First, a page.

19 The Department of Justice has investigated the possibility of anti-competitive practices in the bond rating industry, including the use of unsolicited ratings. See, e.g., Suzanne Woolley, et al., Now Its Moody's Turn for a Review, Business Week, April 8, 1996, at 116; Moody's also has been sued privately on similar grounds. In October 1995, Jefferson County School District, a local authority in Colorado, filed a lawsuit accusing Moody's of "fraud, malice, and willful and wanton conduct" for publishing a "punishment" rating on the district's bonds, because the district did not hire the agency to rate it.
20 See Ibrahim Warde, Rating Agencies: The New Superpowers? (visited Nov. 30, 1998); "Issuers typically invite a rating agency to rate their debt, although Moody's has rated debt uninvited. For example, in September 1996, Moody's announced it was preparing to issue an unsolicited rating of Egyptian government debt. Egypt immediately hired Goldman, Sachs to help it comply with certain requirements and ultimately received a very low rating of Ba2, behind Israel, Tunisia, and Bahrain, although ahead of Jordan. The Egyptian minister of state for economic affairs said, "[a]lthough it is better than no rating, it does not reflect the true strength or potential of the Egyptian economy. I am looking forward to soon having another rating from a different agency to put this right." Id.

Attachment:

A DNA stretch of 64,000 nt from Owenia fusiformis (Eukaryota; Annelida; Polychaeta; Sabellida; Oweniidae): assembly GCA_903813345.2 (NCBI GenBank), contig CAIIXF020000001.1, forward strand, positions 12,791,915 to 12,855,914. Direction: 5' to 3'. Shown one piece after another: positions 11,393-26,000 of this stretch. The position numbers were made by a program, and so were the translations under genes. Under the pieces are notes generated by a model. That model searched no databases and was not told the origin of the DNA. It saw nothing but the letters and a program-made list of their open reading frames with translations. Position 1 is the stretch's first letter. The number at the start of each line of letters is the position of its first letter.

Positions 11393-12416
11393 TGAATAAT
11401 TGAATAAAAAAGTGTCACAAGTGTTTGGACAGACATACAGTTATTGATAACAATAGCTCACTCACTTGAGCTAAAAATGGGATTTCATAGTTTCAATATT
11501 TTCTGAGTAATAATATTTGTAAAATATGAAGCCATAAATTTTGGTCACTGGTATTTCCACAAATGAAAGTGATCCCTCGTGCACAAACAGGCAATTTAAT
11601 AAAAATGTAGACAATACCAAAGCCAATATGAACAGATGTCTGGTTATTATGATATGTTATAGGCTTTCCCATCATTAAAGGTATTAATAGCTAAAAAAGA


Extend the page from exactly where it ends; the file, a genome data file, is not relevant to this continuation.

21 Financial Times - 09-Sep-1999 re IMF Report on Capital Markets; ' "In some cases, the decisions made by the agencies, including the rapid downgrading of the sovereign ratings of South Korea and Thailand, had accelerated the dramatic outflow of capital from these countries. This had made a bad situation worse." "Rather than being an important independent stabilising force, the major credit rating agencies did behave very differently from the vast majority of participants," it said. "While the ratings assigned prior to the crisis were too high, it is arguable that the agencies overreacted and in some cases went to the other extreme."..... The report also criticised the agencies for devoting too few resources to sovereign risk assessment, pointing out that in some cases there was only one permanent analyst cover as many as seven countries'.
22 See, e.g., First Equity Corporation of Florida v. Standard & Poor's Corporation, 869 F.2d 175 (2d Cir. 1989).